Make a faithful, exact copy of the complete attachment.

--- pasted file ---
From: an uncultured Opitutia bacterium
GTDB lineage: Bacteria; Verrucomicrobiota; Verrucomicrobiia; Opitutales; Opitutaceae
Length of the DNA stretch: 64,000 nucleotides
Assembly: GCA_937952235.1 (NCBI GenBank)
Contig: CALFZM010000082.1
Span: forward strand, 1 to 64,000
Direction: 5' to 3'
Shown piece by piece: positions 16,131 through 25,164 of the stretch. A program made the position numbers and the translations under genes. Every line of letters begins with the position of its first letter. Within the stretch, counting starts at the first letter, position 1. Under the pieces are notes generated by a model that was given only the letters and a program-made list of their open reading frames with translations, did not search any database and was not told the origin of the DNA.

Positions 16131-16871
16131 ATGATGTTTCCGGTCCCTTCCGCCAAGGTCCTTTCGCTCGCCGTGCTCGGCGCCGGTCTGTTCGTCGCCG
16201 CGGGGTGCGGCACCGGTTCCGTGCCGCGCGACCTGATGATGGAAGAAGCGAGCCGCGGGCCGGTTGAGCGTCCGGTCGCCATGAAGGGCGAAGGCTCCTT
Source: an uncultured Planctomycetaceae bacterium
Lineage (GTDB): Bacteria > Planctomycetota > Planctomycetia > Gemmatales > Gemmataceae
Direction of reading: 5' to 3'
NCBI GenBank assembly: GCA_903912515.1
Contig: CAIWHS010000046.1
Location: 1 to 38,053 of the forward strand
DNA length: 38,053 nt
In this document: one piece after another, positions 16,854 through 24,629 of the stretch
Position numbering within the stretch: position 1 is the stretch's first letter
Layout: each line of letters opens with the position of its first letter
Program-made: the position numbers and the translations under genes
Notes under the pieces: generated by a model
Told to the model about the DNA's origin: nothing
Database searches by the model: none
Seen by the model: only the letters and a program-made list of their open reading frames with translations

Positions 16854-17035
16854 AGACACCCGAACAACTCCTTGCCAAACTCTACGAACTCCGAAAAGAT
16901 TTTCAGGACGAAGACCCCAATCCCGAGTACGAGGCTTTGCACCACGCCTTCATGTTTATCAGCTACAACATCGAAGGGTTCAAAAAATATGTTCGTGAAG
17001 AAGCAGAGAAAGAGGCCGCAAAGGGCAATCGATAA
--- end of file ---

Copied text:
From: an uncultured Opitutia bacterium
GTDB lineage: Bacteria; Verrucomicrobiota; Verrucomicrobiia; Opitutales; Opitutaceae
Length of the DNA stretch: 64,000 nucleotides
Assembly: GCA_937952235.1 (NCBI GenBank)
Contig: CALFZM010000082.1
Span: forward strand, 1 to 64,000
Direction: 5' to 3'
Shown piece by piece: positions 16,131 through 25,164 of the stretch. A program made the position numbers and the translations under genes. Every line of letters begins with the position of its first letter. Within the stretch, counting starts at the first letter, position 1. Under the pieces are notes generated by a model that was given only the letters and a program-made list of their open reading frames with translations, did not search any database and was not told the origin of the DNA.

Positions 16131-16871
16131 ATGATGTTTCCGGTCCCTTCCGCCAAGGTCCTTTCGCTCGCCGTGCTCGGCGCCGGTCTGTTCGTCGCCG
16201 CGGGGTGCGGCACCGGTTCCGTGCCGCGCGACCTGATGATGGAAGAAGCGAGCCGCGGGCCGGTTGAGCGTCCGGTCGCCATGAAGGGCGAAGGCTCCTT
Source: an uncultured Planctomycetaceae bacterium
Lineage (GTDB): Bacteria > Planctomycetota > Planctomycetia > Gemmatales > Gemmataceae
Direction of reading: 5' to 3'
NCBI GenBank assembly: GCA_903912515.1
Contig: CAIWHS010000046.1
Location: 1 to 38,053 of the forward strand
DNA length: 38,053 nt
In this document: one piece after another, positions 16,854 through 24,629 of the stretch
Position numbering within the stretch: position 1 is the stretch's first letter
Layout: each line of letters opens with the position of its first letter
Program-made: the position numbers and the translations under genes
Notes under the pieces: generated by a model
Told to the model about the DNA's origin: nothing
Database searches by the model: none
Seen by the model: only the letters and a program-made list of their open reading frames with translations

Positions 16854-17035
16854 AGACACCCGAACAACTCCTTGCCAAACTCTACGAACTCCGAAAAGAT
16901 TTTCAGGACGAAGACCCCAATCCCGAGTACGAGGCTTTGCACCACGCCTTCATGTTTATCAGCTACAACATCGAAGGGTTCAAAAAATATGTTCGTGAAG
17001 AAGCAGAGAAAGAGGCCGCAAAGGGCAATCGATAA